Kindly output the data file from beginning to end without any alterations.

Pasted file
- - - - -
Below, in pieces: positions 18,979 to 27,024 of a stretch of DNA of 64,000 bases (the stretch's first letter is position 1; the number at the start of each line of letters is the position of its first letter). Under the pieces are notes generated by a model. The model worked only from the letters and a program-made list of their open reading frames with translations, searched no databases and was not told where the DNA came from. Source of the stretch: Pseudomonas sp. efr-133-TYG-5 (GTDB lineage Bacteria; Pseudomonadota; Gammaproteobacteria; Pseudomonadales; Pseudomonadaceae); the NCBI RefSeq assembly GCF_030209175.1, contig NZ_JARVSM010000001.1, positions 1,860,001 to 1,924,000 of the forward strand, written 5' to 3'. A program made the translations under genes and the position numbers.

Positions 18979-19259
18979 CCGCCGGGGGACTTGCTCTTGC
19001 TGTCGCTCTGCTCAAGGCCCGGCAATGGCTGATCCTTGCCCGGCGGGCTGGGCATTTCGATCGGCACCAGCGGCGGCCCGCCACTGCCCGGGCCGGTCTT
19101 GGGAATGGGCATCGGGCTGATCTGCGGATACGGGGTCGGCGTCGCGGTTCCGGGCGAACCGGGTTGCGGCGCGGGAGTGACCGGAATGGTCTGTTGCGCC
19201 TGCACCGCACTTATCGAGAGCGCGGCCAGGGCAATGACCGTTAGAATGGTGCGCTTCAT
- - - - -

Below, in pieces: positions 18,979 to 27,024 of a stretch of DNA of 64,000 bases (the stretch's first letter is position 1; the number at the start of each line of letters is the position of its first letter). Under the pieces are notes generated by a model. The model worked only from the letters and a program-made list of their open reading frames with translations, searched no databases and was not told where the DNA came from. Source of the stretch: Pseudomonas sp. efr-133-TYG-5 (GTDB lineage Bacteria; Pseudomonadota; Gammaproteobacteria; Pseudomonadales; Pseudomonadaceae); the NCBI RefSeq assembly GCF_030209175.1, contig NZ_JARVSM010000001.1, positions 1,860,001 to 1,924,000 of the forward strand, written 5' to 3'. A program made the translations under genes and the position numbers.

Positions 18979-19259
18979 CCGCCGGGGGACTTGCTCTTGC
19001 TGTCGCTCTGCTCAAGGCCCGGCAATGGCTGATCCTTGCCCGGCGGGCTGGGCATTTCGATCGGCACCAGCGGCGGCCCGCCACTGCCCGGGCCGGTCTT
19101 GGGAATGGGCATCGGGCTGATCTGCGGATACGGGGTCGGCGTCGCGGTTCCGGGCGAACCGGGTTGCGGCGCGGGAGTGACCGGAATGGTCTGTTGCGCC
19201 TGCACCGCACTTATCGAGAGCGCGGCCAGGGCAATGACCGTTAGAATGGTGCGCTTCAT